Kevin McNew and Cody Bills
The Grain Hedge Team provides a macro-focused daily view of the world’s grain markets. Kevin McNew, President of Grain Hedge and GeoGrain, received a bachelor’s degree from Oklahoma State University and his master’s and Ph.D. degrees in Economics from North Carolina State University. He spent 10 years as a Professor of Economics with the University of Maryland and Montana State University focusing on commodity markets and is widely regarded for his ability to boil-down complex economic situations into easy-to-understand concepts for applied life. Cody Bills received his Business Administration degree, concentrating on finance, from the University of Vermont. Beginning his career as an analyst for a local investment firm, Cody’s insight and understanding of the grain markets has led to national publication as well as an invitation to host Grain TV daily and be a regular guest on AgWeb Radio.
Wheat Tour Finding Poor Yield Potential
Apr 30, 2014
Grains were weaker overnight giving up 5 cents a bushel across the board in night trading.
In wheat, the first day of the Kansas Wheat Tour turned up below normal yields. The forecast for the first day was 34.7 bushels per acre compared to 43.8 last year and the five-year average of 43.8. Scouts sampled 271 fields on Tuesday. Today scouts will cross southwestern Kansas, from Colby to Wichita. An initial report this morning showed a 22.9 bushel field in Scott County where the soil is powdery dry. The tour is scheduled to release a final Kansas yield forecast on Thursday. Tour leaders have warned that the crop is still behind in maturity and in northern parts of the state rains in the next couple of weeks could help boost crop potential.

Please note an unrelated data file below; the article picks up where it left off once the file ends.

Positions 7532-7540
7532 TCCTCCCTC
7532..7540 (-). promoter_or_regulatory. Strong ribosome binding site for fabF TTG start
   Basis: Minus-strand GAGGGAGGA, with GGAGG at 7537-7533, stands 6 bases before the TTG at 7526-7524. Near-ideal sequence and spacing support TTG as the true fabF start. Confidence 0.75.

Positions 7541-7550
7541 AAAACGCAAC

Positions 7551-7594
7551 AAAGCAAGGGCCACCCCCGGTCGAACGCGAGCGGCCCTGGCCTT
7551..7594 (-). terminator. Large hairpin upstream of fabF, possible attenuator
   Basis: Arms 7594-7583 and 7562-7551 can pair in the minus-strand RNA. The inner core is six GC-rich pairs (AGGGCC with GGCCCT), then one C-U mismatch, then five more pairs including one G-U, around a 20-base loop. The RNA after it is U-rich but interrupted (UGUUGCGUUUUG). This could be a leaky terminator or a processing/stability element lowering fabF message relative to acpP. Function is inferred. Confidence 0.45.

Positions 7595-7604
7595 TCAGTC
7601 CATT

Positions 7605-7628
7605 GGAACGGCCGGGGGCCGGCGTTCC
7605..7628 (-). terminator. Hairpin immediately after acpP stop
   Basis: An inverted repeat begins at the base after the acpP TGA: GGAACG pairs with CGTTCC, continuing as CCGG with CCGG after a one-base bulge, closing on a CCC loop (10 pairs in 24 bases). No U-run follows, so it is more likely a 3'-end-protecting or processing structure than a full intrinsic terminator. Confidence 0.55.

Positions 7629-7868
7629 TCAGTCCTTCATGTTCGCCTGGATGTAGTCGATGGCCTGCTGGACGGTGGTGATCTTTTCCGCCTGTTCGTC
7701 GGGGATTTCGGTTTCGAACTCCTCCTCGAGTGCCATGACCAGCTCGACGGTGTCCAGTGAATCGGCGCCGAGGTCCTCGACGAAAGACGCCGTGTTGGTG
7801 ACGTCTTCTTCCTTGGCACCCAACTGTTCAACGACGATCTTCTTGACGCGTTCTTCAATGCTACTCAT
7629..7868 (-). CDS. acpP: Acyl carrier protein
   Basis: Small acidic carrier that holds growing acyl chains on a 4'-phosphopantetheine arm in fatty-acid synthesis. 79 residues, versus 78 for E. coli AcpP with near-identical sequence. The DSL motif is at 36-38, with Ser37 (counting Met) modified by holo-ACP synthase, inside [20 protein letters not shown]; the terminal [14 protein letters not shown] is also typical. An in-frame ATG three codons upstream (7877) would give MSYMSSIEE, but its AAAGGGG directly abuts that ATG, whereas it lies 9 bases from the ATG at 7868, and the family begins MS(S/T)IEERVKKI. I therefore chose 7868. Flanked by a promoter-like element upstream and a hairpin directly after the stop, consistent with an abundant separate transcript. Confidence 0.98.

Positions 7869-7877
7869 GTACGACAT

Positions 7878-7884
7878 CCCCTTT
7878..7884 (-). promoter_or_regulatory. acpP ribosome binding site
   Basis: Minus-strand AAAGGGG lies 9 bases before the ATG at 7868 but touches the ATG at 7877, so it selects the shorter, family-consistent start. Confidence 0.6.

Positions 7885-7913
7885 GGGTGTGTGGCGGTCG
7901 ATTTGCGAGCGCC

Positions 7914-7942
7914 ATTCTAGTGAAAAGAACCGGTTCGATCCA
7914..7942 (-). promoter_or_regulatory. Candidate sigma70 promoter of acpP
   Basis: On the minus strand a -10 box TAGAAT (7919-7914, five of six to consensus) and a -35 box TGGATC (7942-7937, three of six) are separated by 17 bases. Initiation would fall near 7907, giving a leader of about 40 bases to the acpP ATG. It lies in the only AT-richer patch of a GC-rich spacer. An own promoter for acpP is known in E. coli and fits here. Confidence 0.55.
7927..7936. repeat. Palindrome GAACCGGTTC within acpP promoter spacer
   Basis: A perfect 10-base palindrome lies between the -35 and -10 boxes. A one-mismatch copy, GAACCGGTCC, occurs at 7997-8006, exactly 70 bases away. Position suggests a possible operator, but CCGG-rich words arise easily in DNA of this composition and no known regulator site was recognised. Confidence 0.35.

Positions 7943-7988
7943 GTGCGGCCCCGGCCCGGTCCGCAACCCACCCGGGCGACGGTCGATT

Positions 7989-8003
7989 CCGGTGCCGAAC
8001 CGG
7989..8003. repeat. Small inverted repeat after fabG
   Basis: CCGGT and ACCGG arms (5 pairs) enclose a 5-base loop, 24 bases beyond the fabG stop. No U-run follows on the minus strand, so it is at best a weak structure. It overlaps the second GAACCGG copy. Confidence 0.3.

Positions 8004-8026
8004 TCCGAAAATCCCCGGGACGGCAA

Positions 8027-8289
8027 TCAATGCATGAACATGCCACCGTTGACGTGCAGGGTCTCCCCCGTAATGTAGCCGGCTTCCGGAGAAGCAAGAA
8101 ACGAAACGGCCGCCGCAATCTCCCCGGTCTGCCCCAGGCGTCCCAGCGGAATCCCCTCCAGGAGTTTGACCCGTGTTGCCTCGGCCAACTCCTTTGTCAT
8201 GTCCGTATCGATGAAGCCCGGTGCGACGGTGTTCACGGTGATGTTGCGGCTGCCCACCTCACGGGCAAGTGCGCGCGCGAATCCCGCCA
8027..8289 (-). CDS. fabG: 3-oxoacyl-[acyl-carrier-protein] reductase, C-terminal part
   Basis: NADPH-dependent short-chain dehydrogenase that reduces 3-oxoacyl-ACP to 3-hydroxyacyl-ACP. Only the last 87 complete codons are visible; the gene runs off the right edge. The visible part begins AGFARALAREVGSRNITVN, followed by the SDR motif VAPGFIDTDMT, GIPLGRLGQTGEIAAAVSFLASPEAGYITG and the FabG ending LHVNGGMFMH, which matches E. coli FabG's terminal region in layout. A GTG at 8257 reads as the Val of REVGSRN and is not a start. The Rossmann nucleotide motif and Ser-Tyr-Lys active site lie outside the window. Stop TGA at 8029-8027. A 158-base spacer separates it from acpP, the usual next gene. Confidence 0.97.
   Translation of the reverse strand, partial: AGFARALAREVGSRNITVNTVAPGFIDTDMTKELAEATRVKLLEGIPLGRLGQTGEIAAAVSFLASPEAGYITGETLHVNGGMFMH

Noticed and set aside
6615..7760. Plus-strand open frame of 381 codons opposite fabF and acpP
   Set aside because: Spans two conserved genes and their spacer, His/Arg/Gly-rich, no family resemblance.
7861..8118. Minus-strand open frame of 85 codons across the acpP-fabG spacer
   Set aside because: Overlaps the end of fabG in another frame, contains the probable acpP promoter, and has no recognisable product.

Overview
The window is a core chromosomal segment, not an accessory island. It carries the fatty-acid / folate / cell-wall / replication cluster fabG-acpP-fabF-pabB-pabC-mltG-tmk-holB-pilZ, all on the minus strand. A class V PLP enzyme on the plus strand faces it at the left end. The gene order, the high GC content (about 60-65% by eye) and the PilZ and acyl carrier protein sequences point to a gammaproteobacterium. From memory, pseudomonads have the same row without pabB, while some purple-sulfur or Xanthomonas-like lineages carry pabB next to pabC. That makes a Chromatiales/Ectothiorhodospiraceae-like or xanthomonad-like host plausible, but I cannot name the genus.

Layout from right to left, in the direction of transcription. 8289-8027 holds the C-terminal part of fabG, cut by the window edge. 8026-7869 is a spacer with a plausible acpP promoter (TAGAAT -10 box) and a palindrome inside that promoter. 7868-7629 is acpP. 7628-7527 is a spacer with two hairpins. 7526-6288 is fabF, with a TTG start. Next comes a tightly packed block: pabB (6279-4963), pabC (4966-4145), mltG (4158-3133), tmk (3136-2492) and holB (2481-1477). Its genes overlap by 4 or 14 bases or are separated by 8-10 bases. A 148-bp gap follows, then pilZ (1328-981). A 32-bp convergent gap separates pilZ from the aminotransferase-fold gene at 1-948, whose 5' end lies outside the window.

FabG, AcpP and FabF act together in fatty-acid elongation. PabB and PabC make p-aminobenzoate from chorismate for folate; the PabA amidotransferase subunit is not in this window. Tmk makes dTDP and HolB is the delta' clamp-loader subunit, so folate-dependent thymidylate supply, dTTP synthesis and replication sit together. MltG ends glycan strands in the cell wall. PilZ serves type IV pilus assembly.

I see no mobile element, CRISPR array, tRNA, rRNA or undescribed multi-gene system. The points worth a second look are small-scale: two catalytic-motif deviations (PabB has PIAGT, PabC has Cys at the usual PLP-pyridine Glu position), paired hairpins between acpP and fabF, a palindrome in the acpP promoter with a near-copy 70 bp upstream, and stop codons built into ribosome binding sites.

In corn, widespread rain over the past 24 hours will likely slow corn planting in the Midwest. Parts of the Upper Midwest, Illinois & Ohio received an inch or more in the past 24 hours. Looking ahead to the 6 to 10 day forecast, rain is expected over a wide swath of the Midwest which could further hamper the planting pace. At this point planting delays won’t be a big market mover but as we get into May, the trade could get excited by ongoing planting problems.
In beans, domestic soybean basis continues to be strong as buyers face a tight US supply situation. Heavy hog finishing weights are said to be increasing demand for soymeal. With pipeline stocks at minimal levels, this could suggest further upside for old-crop bean prices, but a better supply situation for new-crop could take out the rally. Picking the actual day and price when traders shift from 2013 news to 2014 news will be the difficult task in trading beans this year.